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EU Parliament adopts new sustainability reporting rules

The new Corporate Sustainability Reporting Directive (CSRD) was adopted with a large parliamentary majority in favor of more detailed requirements and a wider scope of companies that must report. The EU hopes to end greenwashing, strengthen the EU’s social market economy, and lay the basis for globally comparable reporting standards. 

The new EU sustainability reporting requirements will now apply to all large European companies, regardless of whether they are listed or not. Thus around 50,000 companies will have to collect and report on their sustainability performance versus the previous 11,700 companies under the previous NFRD.  Non-EU companies, with substantial activity in the EU (turnover > €150 million), such as many Swiss companies, will also have to comply. Listed SMEs are accorded more time to comply.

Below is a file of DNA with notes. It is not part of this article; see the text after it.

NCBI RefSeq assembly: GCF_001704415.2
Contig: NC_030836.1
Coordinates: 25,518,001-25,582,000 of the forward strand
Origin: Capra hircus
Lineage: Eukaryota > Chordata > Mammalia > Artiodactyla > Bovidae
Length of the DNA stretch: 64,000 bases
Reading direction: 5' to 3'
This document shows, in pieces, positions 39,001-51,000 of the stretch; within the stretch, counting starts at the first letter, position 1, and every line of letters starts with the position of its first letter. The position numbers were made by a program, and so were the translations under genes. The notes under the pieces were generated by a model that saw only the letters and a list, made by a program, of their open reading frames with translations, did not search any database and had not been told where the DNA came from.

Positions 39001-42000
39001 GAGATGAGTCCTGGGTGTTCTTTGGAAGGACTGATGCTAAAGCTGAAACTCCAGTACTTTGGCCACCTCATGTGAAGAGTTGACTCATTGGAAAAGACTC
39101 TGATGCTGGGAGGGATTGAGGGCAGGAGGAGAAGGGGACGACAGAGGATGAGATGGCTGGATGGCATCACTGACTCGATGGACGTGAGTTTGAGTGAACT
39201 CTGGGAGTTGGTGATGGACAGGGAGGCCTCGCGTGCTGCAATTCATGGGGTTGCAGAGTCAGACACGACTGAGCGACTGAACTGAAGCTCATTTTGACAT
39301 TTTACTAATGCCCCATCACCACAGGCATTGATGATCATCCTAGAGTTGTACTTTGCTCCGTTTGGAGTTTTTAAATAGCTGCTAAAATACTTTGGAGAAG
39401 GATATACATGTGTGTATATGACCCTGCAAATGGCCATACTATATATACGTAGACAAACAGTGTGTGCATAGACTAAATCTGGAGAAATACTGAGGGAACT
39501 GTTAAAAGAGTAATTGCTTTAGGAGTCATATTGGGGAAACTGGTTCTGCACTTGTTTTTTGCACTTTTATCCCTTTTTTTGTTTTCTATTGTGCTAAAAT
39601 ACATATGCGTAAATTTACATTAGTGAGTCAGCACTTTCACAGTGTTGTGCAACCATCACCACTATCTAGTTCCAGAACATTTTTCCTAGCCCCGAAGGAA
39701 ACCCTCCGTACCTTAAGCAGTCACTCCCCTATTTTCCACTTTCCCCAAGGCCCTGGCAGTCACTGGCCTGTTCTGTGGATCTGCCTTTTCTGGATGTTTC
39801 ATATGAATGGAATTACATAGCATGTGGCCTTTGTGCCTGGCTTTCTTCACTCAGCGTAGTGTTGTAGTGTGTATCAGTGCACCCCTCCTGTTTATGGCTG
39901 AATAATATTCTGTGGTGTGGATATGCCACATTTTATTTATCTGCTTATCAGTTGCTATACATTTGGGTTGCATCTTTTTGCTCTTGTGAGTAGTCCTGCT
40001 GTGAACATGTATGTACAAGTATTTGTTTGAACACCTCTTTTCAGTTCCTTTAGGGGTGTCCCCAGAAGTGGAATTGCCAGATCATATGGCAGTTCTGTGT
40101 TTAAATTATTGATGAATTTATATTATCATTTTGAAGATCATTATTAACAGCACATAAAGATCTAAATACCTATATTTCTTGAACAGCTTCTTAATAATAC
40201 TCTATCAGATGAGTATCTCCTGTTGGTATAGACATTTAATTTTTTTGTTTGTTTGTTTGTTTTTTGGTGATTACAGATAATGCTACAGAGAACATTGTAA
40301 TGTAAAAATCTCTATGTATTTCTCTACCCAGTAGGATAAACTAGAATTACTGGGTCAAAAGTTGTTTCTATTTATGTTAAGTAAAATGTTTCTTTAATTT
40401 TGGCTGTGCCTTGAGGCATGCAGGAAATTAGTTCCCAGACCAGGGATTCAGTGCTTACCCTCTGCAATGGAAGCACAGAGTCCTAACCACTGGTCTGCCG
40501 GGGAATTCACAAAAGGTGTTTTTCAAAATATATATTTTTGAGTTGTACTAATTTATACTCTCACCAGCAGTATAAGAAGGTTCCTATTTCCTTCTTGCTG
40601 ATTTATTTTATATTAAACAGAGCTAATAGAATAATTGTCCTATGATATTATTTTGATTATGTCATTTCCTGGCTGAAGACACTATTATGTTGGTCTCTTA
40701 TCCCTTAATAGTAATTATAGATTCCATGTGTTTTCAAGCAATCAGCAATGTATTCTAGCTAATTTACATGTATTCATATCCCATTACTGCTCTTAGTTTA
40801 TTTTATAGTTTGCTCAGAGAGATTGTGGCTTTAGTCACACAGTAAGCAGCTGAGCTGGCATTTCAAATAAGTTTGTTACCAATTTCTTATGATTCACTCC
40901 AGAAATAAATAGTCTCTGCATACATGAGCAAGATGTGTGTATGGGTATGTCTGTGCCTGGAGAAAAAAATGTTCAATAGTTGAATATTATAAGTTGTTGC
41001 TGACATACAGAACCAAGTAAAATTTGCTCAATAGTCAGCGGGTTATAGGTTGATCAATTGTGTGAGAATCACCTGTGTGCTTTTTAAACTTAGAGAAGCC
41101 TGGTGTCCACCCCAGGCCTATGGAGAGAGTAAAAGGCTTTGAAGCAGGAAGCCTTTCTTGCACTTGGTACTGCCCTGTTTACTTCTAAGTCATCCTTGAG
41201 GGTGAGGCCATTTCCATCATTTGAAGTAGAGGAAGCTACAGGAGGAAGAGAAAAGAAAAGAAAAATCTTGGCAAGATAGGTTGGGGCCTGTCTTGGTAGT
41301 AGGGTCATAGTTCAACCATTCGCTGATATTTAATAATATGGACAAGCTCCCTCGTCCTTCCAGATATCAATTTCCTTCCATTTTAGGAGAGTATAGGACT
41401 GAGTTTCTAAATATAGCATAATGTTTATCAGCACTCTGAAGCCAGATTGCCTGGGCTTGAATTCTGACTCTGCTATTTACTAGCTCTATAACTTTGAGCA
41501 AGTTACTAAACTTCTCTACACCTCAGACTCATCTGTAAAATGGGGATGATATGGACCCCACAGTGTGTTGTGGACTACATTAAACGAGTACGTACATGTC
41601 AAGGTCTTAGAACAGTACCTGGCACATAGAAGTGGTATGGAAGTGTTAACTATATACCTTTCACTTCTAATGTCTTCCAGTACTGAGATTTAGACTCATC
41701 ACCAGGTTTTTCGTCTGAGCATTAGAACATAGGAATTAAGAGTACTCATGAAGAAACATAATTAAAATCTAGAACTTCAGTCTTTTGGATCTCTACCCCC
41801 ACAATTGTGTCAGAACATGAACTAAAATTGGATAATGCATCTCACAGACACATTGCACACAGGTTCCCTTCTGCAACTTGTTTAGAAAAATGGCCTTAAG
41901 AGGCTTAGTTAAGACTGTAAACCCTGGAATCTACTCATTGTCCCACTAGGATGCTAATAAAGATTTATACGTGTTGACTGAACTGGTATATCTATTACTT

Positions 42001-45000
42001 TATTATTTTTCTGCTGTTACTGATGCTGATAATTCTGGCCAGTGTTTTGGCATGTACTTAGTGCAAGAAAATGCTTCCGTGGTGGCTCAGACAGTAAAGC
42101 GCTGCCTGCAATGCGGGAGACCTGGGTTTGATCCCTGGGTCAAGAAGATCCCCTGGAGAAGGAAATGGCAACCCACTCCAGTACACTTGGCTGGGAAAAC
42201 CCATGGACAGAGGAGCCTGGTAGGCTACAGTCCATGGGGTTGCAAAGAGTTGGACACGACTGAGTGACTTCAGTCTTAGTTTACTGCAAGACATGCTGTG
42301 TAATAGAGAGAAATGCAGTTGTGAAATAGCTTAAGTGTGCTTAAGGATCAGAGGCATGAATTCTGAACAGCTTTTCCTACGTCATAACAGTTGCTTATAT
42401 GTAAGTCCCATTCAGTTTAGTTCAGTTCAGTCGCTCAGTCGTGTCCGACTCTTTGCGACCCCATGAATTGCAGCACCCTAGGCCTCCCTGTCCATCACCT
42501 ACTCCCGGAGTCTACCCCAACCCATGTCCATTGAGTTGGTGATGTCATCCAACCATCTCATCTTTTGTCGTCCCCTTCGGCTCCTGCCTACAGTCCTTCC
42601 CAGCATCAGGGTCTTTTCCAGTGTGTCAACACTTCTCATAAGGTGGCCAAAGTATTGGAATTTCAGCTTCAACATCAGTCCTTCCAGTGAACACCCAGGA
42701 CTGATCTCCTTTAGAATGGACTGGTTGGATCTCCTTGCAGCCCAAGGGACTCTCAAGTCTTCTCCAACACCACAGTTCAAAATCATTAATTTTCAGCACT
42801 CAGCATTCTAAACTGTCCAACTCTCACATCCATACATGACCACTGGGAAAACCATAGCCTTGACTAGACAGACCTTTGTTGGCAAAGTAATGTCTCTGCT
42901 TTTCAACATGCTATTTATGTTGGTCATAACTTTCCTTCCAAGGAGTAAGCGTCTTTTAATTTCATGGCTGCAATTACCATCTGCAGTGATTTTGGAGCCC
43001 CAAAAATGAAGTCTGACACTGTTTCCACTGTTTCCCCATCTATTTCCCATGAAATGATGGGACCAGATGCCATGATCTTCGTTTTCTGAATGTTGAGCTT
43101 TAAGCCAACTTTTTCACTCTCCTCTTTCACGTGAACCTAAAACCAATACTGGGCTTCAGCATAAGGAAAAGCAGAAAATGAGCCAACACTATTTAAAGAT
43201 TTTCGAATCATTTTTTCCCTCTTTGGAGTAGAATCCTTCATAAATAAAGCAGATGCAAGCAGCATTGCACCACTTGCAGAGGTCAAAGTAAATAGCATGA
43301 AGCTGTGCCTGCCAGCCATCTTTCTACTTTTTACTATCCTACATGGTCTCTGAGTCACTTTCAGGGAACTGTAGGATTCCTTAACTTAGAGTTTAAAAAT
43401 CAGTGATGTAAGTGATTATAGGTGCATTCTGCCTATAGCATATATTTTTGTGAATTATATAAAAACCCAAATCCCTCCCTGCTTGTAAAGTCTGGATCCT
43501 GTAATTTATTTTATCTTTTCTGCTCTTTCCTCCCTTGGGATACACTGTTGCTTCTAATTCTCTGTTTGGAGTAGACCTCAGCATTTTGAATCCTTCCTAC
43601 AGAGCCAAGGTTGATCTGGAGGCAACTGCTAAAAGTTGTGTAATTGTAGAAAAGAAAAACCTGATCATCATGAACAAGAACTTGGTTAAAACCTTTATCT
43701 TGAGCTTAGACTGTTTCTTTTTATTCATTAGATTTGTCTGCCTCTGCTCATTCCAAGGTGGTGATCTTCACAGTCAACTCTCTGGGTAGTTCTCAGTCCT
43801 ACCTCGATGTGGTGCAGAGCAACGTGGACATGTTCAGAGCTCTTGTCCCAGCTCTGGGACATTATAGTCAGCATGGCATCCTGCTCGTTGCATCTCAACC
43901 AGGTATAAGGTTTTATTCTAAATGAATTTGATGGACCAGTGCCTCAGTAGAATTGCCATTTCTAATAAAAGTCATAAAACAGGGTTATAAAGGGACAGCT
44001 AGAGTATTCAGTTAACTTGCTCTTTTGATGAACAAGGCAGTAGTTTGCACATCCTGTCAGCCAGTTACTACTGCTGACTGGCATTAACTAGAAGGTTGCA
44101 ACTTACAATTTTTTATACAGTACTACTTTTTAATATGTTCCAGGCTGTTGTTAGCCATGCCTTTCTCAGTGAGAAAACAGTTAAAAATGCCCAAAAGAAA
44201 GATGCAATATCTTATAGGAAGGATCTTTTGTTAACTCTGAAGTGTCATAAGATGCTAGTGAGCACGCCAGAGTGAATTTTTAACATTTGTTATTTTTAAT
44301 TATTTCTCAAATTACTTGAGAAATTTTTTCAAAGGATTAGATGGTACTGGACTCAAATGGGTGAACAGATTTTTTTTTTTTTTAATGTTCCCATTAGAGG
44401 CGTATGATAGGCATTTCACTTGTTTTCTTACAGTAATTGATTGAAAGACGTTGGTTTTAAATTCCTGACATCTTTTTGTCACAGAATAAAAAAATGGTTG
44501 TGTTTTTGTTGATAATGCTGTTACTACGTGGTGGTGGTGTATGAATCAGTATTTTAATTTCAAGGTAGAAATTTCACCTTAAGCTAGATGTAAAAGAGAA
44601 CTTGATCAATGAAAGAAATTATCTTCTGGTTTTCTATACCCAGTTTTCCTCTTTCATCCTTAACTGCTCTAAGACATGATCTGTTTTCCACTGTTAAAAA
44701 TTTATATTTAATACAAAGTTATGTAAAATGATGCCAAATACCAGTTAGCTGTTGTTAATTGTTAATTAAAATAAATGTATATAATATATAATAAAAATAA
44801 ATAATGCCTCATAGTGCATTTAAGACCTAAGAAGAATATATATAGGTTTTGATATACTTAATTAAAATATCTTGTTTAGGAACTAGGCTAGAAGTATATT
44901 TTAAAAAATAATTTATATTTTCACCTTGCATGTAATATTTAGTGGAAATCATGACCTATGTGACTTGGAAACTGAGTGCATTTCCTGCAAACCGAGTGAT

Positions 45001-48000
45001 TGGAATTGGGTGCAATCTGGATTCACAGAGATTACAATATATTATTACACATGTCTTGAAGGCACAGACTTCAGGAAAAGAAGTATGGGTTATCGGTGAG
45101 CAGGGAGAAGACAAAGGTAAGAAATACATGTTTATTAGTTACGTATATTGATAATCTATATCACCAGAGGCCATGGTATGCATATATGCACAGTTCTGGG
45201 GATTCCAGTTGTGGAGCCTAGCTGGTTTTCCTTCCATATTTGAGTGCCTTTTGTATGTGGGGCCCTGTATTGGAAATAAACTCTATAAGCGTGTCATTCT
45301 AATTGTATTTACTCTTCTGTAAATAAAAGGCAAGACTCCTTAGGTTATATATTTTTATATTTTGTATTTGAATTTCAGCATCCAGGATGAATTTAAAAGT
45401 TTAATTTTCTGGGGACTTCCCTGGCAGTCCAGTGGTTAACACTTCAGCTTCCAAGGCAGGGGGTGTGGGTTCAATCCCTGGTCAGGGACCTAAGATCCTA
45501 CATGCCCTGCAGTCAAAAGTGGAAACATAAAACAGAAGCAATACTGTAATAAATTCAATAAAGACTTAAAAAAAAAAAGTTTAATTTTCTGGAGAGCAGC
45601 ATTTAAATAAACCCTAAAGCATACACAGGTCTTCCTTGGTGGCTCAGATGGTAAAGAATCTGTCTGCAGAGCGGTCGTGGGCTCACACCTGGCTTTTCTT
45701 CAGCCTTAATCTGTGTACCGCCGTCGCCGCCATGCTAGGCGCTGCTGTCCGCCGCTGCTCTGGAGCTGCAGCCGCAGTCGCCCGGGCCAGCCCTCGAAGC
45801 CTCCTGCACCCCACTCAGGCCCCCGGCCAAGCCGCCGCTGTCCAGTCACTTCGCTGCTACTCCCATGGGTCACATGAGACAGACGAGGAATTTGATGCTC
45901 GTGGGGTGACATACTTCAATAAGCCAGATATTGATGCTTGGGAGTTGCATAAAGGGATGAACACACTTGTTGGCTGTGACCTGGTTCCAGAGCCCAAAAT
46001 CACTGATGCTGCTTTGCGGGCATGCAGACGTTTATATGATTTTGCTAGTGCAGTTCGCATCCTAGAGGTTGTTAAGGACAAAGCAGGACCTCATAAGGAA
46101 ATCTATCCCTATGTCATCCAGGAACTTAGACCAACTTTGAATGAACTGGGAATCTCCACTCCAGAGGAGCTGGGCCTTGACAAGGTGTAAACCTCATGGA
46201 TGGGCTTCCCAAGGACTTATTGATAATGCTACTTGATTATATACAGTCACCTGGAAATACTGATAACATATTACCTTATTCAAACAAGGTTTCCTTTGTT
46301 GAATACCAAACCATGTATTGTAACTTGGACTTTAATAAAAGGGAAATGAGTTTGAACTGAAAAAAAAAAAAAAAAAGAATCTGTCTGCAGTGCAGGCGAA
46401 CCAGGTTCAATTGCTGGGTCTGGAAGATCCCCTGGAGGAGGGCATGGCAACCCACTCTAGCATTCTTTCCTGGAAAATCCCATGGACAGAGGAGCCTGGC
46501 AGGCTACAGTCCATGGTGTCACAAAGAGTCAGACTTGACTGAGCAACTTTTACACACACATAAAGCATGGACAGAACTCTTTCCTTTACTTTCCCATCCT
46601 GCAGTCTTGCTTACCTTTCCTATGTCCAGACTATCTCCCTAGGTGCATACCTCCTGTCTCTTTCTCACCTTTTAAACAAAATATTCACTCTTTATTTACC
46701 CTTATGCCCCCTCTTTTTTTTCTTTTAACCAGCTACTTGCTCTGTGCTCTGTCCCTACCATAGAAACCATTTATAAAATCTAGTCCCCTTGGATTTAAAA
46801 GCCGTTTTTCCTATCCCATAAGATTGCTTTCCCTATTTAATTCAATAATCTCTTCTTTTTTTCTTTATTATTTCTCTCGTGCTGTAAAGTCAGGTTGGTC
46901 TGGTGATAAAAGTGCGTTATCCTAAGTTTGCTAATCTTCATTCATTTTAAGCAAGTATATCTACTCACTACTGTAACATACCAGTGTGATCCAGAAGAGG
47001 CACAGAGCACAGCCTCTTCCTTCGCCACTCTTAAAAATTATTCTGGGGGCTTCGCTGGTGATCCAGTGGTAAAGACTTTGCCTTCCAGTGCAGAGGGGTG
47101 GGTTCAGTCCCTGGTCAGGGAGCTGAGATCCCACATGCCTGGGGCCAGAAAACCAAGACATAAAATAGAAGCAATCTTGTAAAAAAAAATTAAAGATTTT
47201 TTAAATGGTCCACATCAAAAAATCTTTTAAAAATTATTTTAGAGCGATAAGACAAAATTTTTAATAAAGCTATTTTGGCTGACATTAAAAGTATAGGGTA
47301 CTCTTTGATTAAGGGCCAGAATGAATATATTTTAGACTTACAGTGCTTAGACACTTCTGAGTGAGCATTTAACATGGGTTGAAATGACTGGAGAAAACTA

The CSRD introduces more detailed reporting requirements on companies’ impact on the environment, human rights, and social standards, based on common criteria in line with EU’s climate goals as well as the impacts affecting the financial position of the company (double materiality). The reporting will be based to a large extent on existing frameworks provided by GRI, SASB, and TCFD.  

The CSRD also requires independent assurance of the reporting supplementing auditing requirements of financial reports. The idea is to put financial and sustainable reporting on equal, reliable footing. Digital access will be ensured by using XBRL format.   

The timeline has seen some delay, but companies already reporting under the existing NFRD, will have to comply in 2025 for the year 2024, and large companies not governed by NFRD (i.e., largely the difference between 50,000 and 11,700) will have to report a year later in 2026. Listed SMEs must report in 2027 with an opt-out until 2028.